NWS Jacksonville » Weather Safety » Tornado Safety

TERMS TO KNOW

TORNADO WATCH: Tornadoes are possible in your area. Remain alert for approaching storms.

TORNADO WARNING: A tornado has been sighted or indicated by weather radar. If a tornado warning is issued for your area, move to your pre-designated place of safety.


Remember, tornadoes occasionally develop in areas in which a severe thunderstorm watch or warning is in effect. Remain alert to signs of an approaching tornado and seek shelter if threatening conditions exist.

Before the storm

  • Develop a plan for you and your family for home, work, school, and when outdoors.
  • Have frequent drills.
  • Know the county in which you live, and keep a highway map nearby to follow storm movement from weather bulletins.
  • Have a NOAA Weather Radio with a warning alarm tone and battery back-up to receive warnings.
  • Listen to radio and television for information.
  • If planning a trip outdoors, listen to the latest forecasts and take necessary action if threatening weather is possible.

If a warning is issued or if threatening weather approaches

  • In a home or building, move to a pre-designated shelter, such as a basement.
  • If an underground shelter is not available, move to an interior room or hallway on the lowest floor and get under a sturdy piece of furniture.
  • Stay away from windows.
  • Get out of automobiles.
  • Do not try to outrun a tornado in your car; instead, leave it immediately.
  • If caught outside or if leaving your vehicle, lie flat in a nearby ditch or depression.
  • Mobile homes, even if tied down, offer little protection from tornadoes and should be abandoned for a substantial storm shelter.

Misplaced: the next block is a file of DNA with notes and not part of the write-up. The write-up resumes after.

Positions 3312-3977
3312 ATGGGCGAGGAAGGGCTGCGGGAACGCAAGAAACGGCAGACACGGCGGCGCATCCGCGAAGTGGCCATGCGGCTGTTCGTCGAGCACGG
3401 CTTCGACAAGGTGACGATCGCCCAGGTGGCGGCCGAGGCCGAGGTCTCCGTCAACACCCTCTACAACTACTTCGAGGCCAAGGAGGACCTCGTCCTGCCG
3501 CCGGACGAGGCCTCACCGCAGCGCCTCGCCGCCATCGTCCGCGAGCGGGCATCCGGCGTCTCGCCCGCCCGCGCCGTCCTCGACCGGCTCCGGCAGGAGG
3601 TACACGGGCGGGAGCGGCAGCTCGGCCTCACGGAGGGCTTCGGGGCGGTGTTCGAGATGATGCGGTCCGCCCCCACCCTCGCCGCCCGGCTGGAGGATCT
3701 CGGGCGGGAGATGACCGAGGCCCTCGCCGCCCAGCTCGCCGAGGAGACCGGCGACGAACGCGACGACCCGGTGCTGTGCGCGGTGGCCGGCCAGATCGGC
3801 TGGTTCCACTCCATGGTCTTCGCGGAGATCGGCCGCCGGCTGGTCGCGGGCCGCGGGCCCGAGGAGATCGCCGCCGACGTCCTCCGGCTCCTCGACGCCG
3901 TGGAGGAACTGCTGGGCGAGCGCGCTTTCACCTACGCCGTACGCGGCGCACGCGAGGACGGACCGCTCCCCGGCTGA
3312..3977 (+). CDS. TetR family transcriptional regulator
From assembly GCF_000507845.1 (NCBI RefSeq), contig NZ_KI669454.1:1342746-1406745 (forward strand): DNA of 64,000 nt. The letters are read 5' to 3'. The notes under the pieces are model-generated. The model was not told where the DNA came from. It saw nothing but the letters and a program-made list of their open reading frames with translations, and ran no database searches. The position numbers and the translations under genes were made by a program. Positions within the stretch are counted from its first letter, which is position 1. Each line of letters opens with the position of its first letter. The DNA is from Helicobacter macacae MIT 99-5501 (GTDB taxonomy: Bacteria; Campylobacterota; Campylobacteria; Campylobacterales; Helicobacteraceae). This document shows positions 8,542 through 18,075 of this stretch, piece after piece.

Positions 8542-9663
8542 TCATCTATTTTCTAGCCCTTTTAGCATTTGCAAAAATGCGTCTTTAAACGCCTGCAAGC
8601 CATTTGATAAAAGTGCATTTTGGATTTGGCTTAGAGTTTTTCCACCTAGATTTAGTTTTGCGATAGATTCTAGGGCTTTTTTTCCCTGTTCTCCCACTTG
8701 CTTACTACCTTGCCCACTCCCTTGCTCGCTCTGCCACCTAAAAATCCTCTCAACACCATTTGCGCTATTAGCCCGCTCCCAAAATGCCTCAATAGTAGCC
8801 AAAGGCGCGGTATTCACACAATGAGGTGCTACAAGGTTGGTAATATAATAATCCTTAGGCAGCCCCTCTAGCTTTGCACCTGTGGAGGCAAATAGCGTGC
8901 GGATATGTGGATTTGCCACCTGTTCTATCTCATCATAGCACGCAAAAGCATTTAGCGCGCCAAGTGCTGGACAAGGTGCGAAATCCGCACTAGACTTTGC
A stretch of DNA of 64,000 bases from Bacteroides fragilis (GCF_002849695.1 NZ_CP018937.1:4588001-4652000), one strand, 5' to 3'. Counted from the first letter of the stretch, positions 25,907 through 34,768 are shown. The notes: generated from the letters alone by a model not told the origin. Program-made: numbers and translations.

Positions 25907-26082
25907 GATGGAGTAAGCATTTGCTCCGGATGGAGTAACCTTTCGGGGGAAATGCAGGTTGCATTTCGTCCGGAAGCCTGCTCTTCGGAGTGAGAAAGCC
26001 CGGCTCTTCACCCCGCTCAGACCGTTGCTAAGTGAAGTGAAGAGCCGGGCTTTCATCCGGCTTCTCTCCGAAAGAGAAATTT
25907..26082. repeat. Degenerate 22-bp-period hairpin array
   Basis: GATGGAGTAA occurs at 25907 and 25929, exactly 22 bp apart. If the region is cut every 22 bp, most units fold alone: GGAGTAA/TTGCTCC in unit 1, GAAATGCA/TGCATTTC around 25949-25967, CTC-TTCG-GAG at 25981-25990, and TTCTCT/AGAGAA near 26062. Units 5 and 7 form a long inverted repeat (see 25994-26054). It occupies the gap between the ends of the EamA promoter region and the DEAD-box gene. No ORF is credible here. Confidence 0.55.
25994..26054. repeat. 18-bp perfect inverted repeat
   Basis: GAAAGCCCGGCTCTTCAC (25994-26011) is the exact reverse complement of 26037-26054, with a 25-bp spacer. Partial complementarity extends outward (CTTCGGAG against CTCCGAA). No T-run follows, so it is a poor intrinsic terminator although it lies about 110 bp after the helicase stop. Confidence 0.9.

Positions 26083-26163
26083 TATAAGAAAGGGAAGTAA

Occasionally, tornadoes develop so rapidly that advance warning is not possible. Remain alert for signs of an approaching tornado. Flying debris from tornadoes causes most deaths and injuries.

EVERY school should have a plan!

  • Develop a severe weather action plan and have frequent drills.
  • Each school should be inspected and tornado shelter areas designated by a registered engineer or architect. Basements offer the best protection. Schools without basements should use interior rooms and hallways on the lowest floor and away from windows.
  • Those responsible for activating the plan should monitor weather information from NOAA Weather Radio and local radio/television stations. EVERY SCHOOL SHOULD BE EQUIPPED WITH AN ALARMABLE NOAA WEATHER RADIO!
  • If the school's alarm system relies on electricity, have a compressed air horn or megaphone to activate the alarm in ^Mcase of power failure.
  • Make special provisions for disabled students and those in portable classrooms. Students in portable classrooms should abandon them and take shelter in the main school building if a warning is issued.
  • Make sure someone knows how to turn off electricity and gas in the event the school is damaged.
  • Keep children at school beyond regular hours if threatening weather is expected. Children are safer at school than in a bus or car. Students should not be sent home early if severe weather is approaching.
  • Lunches or assemblies in large rooms should be delayed if severe weather is anticipated. Gymnasiums, cafeterias, and auditoriums offer no protection from tornado-strength winds.
  • Move students quickly into interior rooms or hallways on the lowest floor. Have them assume the tornado protection position (shown below).

Crouch graphic

Hospitals, nursing homes, and other businesses and institutions should develop a similar plan!

Tornado picture Tornado picture Tornado picture

"Typical" tornado. However, tornadoes aren't always typical! (Photo by Greg Stumpf)

Some tornadoes appear as a visible funnel only partially to the ground. Look for signs of debris below the visible funnel.(Photo by Gene Rhoden) Some tornadoes are clearly visible while others are obscured by rain or nearby low-hanging clouds. (Photo by Mike Emlaw)

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